The field of information visualization is still relatively young. The milestones that mark its history can be listed and briefly described with the exhalation of a single deep breath. Only a few information visualization events today can be anticipated with guarantees of significance, including:
- IEEE’s annual InfoVis Conference, which always provides glimpses of a few new and promising innovations
- Edward Tufte’s seminar, if you’ve never been before, which will encourage you to strive for excellence
- A presentation by Hans Rosling, which will inspire you to use visualization to solve the world’s problems
- A new major release of software from Tableau or Spotfire, which will convince you that visualization can reach a broad audience when properly designed and commercially packaged
I hope that my workshops fall into this category as well, with the guarantee that you will walk away having learned many useful, simple, and practical skills.
At least one more event belongs on this list: the publication of a new book by Colin Ware. When Colin told me late last year via email that he had a new book on the way entitled Visual Thinking for Design, I began counting the days. As far as I know, Colin is the world’s leading authority on visual perception in terms of how our knowledge of its mechanics, strengths, and limitations can be applied to information visualization. Much of what I know about visual perception, I learned directly from his work. I’ve been relying on his book Information Visualization: Perception for Design for years, quoting it often in my own work. Based on its exceptional quality—not only its excellent content, but also Colin’s ability to express it clearly—I knew that the release of his new book would constitute a major information visualization event. I finally got my hands on a copy a couple of weeks ago. My high expectations were not disappointed. In fact, they were exceeded.
Visual Thinking for Design is intentionally less comprehensive than Information Visualization: Perception for Design, for it is more focused on visual perception as a process that can be tapped to help us think more effectively. This new book is also accessible to a broader audience of readers. Anyone interested in how visualizations should be designed—both the pictures and interactions with them—to help people discover and understand the meanings that live in data, will find this book comprehensible and a delight to read.
Colin begins by introducing the term “active vision.”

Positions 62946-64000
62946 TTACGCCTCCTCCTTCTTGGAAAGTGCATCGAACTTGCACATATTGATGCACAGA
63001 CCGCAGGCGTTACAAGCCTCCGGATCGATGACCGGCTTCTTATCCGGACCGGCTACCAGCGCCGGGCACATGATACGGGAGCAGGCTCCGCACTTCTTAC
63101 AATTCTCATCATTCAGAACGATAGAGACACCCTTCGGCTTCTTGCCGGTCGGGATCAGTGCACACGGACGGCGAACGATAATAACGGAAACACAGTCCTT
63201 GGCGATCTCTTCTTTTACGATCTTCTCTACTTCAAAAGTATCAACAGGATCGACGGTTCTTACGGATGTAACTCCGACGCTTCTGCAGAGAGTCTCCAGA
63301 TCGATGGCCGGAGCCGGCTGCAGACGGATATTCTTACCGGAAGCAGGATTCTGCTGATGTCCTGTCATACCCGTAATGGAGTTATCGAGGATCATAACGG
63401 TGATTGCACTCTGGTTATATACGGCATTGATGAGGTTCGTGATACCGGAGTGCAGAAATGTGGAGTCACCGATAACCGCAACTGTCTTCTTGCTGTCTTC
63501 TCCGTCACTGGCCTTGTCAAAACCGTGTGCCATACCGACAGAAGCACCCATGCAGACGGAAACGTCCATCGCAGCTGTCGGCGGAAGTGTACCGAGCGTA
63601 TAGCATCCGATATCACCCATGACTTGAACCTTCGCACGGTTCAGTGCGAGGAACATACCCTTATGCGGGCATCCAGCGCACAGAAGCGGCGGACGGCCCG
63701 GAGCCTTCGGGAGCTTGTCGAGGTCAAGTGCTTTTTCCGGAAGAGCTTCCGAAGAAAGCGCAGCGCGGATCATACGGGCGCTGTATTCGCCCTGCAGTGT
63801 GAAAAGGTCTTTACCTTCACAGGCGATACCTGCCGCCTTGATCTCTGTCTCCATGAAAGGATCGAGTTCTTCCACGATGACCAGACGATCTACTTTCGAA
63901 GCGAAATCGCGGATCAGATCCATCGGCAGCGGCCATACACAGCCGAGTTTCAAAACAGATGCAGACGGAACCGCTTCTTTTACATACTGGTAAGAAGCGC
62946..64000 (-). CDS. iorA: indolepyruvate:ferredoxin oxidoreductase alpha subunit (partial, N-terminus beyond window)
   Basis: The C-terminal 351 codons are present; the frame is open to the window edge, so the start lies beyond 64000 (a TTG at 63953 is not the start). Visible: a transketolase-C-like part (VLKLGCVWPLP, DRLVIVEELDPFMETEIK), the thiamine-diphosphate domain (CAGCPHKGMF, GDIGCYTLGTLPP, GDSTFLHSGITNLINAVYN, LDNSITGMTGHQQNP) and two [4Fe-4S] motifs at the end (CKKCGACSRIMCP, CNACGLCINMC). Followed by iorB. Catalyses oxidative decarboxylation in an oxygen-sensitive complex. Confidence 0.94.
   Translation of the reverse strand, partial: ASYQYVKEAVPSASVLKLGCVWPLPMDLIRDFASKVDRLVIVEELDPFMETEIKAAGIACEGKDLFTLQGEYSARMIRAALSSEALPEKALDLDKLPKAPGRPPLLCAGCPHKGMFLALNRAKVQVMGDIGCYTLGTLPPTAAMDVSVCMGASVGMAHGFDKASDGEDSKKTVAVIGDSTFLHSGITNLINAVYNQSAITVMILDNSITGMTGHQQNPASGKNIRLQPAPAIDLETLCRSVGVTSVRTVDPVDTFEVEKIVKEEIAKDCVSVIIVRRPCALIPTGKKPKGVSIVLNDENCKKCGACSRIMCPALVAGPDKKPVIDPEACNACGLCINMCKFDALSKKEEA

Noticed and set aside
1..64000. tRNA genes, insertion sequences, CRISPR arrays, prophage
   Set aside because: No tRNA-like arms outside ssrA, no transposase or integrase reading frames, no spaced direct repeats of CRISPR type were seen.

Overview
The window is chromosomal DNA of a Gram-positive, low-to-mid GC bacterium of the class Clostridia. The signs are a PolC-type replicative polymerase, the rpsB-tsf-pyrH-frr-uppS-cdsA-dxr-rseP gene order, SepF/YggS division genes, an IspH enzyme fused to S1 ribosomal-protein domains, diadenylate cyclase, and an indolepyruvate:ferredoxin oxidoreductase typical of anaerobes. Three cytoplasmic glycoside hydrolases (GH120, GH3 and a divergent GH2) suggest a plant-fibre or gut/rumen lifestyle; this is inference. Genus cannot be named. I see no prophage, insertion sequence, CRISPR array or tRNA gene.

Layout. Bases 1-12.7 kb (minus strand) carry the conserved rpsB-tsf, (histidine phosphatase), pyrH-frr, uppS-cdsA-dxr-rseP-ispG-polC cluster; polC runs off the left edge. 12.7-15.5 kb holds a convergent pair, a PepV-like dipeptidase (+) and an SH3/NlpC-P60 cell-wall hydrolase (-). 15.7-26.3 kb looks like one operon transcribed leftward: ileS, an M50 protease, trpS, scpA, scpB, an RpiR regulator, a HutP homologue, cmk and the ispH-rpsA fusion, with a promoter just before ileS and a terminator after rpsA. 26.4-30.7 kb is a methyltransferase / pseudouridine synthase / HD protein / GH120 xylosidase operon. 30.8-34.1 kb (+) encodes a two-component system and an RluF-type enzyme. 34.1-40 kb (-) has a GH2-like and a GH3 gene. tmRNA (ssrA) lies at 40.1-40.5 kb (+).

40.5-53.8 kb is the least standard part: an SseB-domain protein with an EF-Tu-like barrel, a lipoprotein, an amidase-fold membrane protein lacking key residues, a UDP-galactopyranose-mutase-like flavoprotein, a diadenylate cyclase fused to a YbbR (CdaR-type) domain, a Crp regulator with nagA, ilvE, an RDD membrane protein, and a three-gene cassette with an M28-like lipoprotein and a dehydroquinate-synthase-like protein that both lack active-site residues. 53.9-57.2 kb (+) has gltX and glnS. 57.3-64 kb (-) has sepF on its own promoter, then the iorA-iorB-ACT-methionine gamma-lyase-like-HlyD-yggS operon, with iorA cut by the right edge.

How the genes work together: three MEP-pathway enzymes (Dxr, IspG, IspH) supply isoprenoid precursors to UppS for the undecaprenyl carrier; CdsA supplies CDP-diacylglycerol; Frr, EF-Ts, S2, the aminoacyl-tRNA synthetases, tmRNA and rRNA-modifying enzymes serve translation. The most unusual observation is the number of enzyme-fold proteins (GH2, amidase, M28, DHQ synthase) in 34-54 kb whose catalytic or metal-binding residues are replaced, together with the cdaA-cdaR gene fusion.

Active vision means that we should think about graphic designs as cognitive tools, enhancing and extending our brains. Although we can, to some extent, form mental images in our heads, we do much better when those images are out in the world, on paper or a computer screen. (Preface, p. ix)
He goes on to explain why this way of understanding visual perception is important.
The active vision revolution is all about understanding perception as a dynamic process. Scientists used to think that we had rich images of the world in our heads built up from the information coming in through the eyes. Now we know that we only have the illusion of seeing the world in detail. In fact the brain grabs just those fragments that are needed to execute the current mental activity. The brain directs the eyes to move, tunes up part of itself to receive input, and extracts exactly what is needed for our current thinking activity, whether that is reading a map, making a peanut butter and jelly sandwich, or looking at a poster. Our impression of a rich detailed world comes from the fact that we have the capability to extract anything we want at any moment through a movement of the eye that is literally faster than thought. This is automatic and so quick that we are unaware of doing it, giving us the illusion that we see stable detailed reality everywhere. The process of visual thinking is a kind of dance with the environment with some information stored internally and some externally and it is by understanding this dance that we can understand how graphic designs gain their meaning. (Preface, pp. ix and x)
With these words, Colin begins his own elegant dance of explanation, taking the reader step by step through the process of visual perception, pointing out in practical terms along the way how this knowledge can be applied to information visualization and also other thinking processes, such as scribbling on a napkin to explore ideas.
It is always tempting, when reviewing a book this good, to say too much out of sheer excitement. I’m not going to give into this temptation, because I don’t want to spoil any of the fun that you’ll have reading this book from beginning to end with little advance knowledge beyond the fact that it is an extraordinary work. Everyone interested in information visualization should read this book. Not just read it, but mark it up with lines, comments, and even diagrams in the margins, and then keep it close at hand for easy reference and review.